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???????????????????????????????????????????????????????????????? Queensland’s Scenic Rim, a cluster of ancient volcanic mountains, has grown into a lush landscape. Like a pearl nestled in its shell, the beautiful Fassifern Valley spreads outward, offset by the counterpoint of these rugged mountains. Its alluvial soil—rich and dark chocolate brown—produces fruit and vegetables for markets up and down the Australian east coast. The valley is also home to beef, pork and poultry producers and proudly boasts of its boutique and gourmet food, wines and craft beers.

Agriculture and tourism are the Scenic Rim’s two leading industries. Home to six National Parks and crystal clear lakes, the area is a haven for bush walkers, horse riders, naturalists and lovers of spectacular views. The Scenic Rim also showcases its treasures during the annual Winter Harvest Festival—a week-long  celebration of food, wine and farming. Classes in cooking and cheese-making, opportunities to meet and greet our local farmers, and market stall displays of jams, chutneys, specialty breads, and gorgeous winter vegetables add to the visitor’s pleasure.

Winter Harvest festival 1

We filled two large carry bags and I’m looking forward to cooking up a storm. Shopping for organic food, fresh from the farm gate, beats the supermarket any day.

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Bare trees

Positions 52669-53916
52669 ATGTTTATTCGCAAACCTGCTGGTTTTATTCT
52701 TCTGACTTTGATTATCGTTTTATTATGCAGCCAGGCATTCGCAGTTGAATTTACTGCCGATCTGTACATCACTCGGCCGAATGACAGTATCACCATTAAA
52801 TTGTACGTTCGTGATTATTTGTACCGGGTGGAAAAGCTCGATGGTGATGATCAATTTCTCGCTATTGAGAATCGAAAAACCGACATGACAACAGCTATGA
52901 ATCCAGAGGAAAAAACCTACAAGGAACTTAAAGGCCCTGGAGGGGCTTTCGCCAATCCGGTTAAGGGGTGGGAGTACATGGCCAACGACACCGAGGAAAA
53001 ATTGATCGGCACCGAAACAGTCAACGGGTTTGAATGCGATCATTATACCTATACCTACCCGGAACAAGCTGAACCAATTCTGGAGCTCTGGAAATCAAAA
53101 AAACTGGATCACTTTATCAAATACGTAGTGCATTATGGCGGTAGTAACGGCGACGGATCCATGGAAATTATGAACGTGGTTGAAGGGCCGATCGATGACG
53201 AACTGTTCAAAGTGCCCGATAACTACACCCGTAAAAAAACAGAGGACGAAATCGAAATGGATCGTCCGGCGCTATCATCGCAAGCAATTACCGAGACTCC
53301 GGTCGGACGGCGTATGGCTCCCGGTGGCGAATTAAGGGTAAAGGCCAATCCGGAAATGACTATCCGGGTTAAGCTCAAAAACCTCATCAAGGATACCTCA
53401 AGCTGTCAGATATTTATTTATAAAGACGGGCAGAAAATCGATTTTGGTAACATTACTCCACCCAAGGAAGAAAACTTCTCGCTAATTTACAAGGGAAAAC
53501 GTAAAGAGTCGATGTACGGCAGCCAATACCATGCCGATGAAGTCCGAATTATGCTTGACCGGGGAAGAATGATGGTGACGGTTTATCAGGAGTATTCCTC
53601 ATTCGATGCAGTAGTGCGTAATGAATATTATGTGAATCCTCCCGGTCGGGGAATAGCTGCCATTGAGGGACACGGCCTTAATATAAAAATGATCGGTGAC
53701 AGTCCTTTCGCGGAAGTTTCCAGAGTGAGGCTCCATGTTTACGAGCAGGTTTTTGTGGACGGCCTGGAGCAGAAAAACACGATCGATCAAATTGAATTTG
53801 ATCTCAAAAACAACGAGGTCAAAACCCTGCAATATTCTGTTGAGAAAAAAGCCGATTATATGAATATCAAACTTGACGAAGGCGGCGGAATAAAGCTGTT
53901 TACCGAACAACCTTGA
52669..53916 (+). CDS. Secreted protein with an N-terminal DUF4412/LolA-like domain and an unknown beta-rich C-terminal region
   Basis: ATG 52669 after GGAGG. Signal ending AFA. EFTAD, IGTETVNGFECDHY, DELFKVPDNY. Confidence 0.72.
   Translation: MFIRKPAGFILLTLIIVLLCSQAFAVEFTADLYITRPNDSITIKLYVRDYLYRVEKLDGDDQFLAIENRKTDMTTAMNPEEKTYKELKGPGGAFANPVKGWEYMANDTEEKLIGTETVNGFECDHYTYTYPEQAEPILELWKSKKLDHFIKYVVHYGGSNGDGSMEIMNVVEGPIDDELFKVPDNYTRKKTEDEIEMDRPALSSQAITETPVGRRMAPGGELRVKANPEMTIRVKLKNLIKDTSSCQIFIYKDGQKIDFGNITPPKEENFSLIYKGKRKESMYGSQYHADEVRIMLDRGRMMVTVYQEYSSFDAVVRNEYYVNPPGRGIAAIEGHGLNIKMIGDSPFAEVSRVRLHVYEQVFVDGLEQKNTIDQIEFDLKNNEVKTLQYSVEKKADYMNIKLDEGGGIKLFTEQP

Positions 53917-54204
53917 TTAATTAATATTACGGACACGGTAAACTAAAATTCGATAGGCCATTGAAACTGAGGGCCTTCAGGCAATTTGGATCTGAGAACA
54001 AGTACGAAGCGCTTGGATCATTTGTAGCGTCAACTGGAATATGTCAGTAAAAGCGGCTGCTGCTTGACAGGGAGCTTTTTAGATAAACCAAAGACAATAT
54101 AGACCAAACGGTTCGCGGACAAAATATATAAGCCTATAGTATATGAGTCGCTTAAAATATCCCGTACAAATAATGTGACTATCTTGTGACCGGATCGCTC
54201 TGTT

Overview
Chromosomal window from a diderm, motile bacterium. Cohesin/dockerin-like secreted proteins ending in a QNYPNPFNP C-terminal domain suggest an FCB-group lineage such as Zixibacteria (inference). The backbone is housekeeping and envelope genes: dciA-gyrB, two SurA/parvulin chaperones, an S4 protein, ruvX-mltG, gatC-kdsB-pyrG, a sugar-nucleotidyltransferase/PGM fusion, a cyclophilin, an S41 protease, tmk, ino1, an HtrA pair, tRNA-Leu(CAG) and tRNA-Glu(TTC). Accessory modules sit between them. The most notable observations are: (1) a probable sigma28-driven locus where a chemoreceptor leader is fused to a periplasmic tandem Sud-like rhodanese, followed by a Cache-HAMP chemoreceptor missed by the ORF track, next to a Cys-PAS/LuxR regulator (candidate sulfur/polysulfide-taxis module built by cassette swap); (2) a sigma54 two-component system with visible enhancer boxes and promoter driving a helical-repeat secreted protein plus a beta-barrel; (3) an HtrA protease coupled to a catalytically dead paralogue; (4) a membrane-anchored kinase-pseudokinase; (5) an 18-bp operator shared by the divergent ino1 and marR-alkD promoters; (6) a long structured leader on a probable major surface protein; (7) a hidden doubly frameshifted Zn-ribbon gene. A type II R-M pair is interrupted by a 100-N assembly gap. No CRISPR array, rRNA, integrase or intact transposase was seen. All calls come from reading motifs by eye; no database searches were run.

A winter solstice has come and gone.
Pale sunlight sweeps over the land
as frosted leaves and grass
fade into dull grey-green.
The cold returns.

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 Red Vine 1

This exotic beauty was discovered by accident, on a ramble I was taking along the unused rail trail at the back of our home. There I found a medium-sized tree covered with sage green leaves and amazing red buds. A crimson velvety spathe, or pointed hood, enclosed each flower. Several short hairs protruded from the tip of every tube-like spadix, growing from the centre. I had seen nothing like it before. Fortunately my camera was at hand so I snapped a few photos of this glorious tree.

The Erythrina indica—often called the coral treeis not native to Australia.Most likely it was introduced from South Asia: India, Malaysia, Myanmar, and Thailand where it flourishes everywhere.Erythrina comes from the Greek word for red, eruthros, alluding to the showy red flowers of the Erythrina specie. The Erythrina indica is also considered to be an invasive weed as almost any part of it will grow into a new tree. Broken branches, bits of bark, even wood chips from mulched coral trees will produce another copy of itself.

Erythrine indica